That said, this printer may not be the quickest performer for graphic design offices, but we would not hesitate to recommend it's output quality in a boardroom presentation.
And you can read more about all those features and performance scores for this printer in its full review on CNET.com., but that's gonna do it for me, I'm Justin Yu,
you just took a First Look at the Canon Pixma MG6120 all-in-one printer.
Thanks for watching.
-Yes, you could spend a lot more money for a DSLR camera and a high-end photo printer, but if you just like to take a lot of snapshots and wanna print out a few of your favorites, those 2 goodies should do just fine.
Meanwhile, back in the world of Android, last week, Sharon Vaknin showed us how to back up our Android phones.
During that video, she also talked a little bit about rooting your phone.
If you don't know what she was talking about,
Seth Rosenblatt is here to explain what rooting your phone means and how to do it.
-Rooting your Android phone used to be a complicated process, involving about a dozen steps and arcane rituals best left to folks like Anton LaVey.
Nowadays, it's much simpler.
There is an app for that.
Hi, I'm Seth Rosenblatt for CNET, and today I'm going to show you
how to gain root access on your Android phone.
Actually, there's more than just one rooting app, but the one I'll be using today is SuperOneClick.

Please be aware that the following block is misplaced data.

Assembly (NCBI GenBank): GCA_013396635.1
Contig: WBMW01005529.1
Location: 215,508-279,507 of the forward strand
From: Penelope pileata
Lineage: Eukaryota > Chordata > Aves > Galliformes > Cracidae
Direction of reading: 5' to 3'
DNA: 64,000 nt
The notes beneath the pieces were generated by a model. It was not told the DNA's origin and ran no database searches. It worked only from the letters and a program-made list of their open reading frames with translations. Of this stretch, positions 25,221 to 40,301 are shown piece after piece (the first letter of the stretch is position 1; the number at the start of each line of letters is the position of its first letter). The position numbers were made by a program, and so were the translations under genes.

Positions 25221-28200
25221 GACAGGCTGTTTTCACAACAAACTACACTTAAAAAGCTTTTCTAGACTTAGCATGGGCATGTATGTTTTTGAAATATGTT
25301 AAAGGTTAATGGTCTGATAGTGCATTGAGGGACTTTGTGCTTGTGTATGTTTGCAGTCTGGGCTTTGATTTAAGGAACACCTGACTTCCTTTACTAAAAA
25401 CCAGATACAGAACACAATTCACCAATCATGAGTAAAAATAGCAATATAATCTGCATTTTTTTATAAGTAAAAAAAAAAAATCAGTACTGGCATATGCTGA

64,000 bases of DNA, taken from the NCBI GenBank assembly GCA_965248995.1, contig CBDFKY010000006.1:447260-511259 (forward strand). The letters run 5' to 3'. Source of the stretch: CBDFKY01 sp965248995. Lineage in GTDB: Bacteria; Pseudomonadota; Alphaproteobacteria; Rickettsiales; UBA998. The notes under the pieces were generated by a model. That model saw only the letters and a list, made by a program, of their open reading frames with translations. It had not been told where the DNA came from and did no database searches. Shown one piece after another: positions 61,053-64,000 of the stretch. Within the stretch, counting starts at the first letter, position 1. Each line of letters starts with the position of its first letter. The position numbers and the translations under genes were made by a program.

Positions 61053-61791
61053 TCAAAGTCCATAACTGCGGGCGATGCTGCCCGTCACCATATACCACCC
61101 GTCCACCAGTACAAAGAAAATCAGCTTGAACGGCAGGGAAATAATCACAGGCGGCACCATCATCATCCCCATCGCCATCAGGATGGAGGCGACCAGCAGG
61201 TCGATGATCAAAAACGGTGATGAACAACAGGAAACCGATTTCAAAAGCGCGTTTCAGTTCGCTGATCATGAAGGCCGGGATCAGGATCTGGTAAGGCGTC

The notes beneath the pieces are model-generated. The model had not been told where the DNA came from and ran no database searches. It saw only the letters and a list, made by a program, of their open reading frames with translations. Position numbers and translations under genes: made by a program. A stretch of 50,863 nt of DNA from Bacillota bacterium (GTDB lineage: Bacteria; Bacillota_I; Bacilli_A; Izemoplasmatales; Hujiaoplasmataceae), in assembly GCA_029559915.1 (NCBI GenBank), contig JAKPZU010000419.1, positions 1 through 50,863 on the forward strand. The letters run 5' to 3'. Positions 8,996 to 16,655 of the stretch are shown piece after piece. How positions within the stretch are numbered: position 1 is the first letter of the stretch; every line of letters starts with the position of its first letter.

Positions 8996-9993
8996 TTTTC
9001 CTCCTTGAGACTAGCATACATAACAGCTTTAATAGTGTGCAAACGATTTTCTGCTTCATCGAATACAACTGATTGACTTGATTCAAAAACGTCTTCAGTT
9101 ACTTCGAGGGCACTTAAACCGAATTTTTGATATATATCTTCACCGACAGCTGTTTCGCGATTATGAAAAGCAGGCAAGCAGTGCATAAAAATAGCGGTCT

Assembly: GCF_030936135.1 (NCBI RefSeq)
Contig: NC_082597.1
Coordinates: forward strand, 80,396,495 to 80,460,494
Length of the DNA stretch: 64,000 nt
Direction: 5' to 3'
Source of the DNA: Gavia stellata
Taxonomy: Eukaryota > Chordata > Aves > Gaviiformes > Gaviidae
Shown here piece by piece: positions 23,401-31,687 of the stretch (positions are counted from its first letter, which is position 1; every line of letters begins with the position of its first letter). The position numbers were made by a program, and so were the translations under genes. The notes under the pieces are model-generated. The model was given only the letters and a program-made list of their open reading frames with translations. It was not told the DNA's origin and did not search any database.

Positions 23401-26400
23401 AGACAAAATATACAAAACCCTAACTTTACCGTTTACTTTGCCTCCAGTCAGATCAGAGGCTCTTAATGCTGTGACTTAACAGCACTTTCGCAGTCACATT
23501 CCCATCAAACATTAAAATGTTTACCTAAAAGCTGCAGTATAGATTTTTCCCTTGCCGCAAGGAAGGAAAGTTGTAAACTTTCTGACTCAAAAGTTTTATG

If you have an HTC phone, you'll want to use the unrevoked, non-market app to root and remove the NAND lock.
For unrevoked, simply download, run the installer on your desktop, and follow the instructions.
Before we begin, I'm going to caution you--be careful when you root your phone.
It will void your warranty and it's possible to brick your phone, even with a one-click rooting app.
Generally, that only happens when the one-click process gets interrupted, but one more time, please be careful.
For example, if your main computer is a laptop, make sure it's plugged in so you're not draining the battery while rooting.
All right, all that said, let's get this started.
Note that these are general instructions and that there might be device-specific idiosyncrasies you ought to know about before you begin, so do your research.
First, download SuperOneClick and save it to your desktop, but do not run it, not yet.
Next, connect your phone to you computer but do not mount the SD card.
That means that you should not turn on USB storage.
Double check by going to Settings, SD Card and Phone Storage, and unmount the SD card.
What you do want, though, is to enable USB debugging.
If you don't have a notification that will take you to it, go to Settings, Application Settings, Development, and Enable USB Debugging.
Go back to your computer and double click on SuperOneClick.exe.
Choose the Samsung Captivate tab, if that's your phone.
For all others except those made by HTC, choose the universal tab.
Last, click the Root button and go get yourself a tasty beverage, this is gonna take a while.
If you want to sit and watch it, you ought to see a bunch of activity scrolling by with "OK" appearing after each one.
You might see some warnings, too, but they're nothing to worry about as long as SuperOneClick doesn't freeze.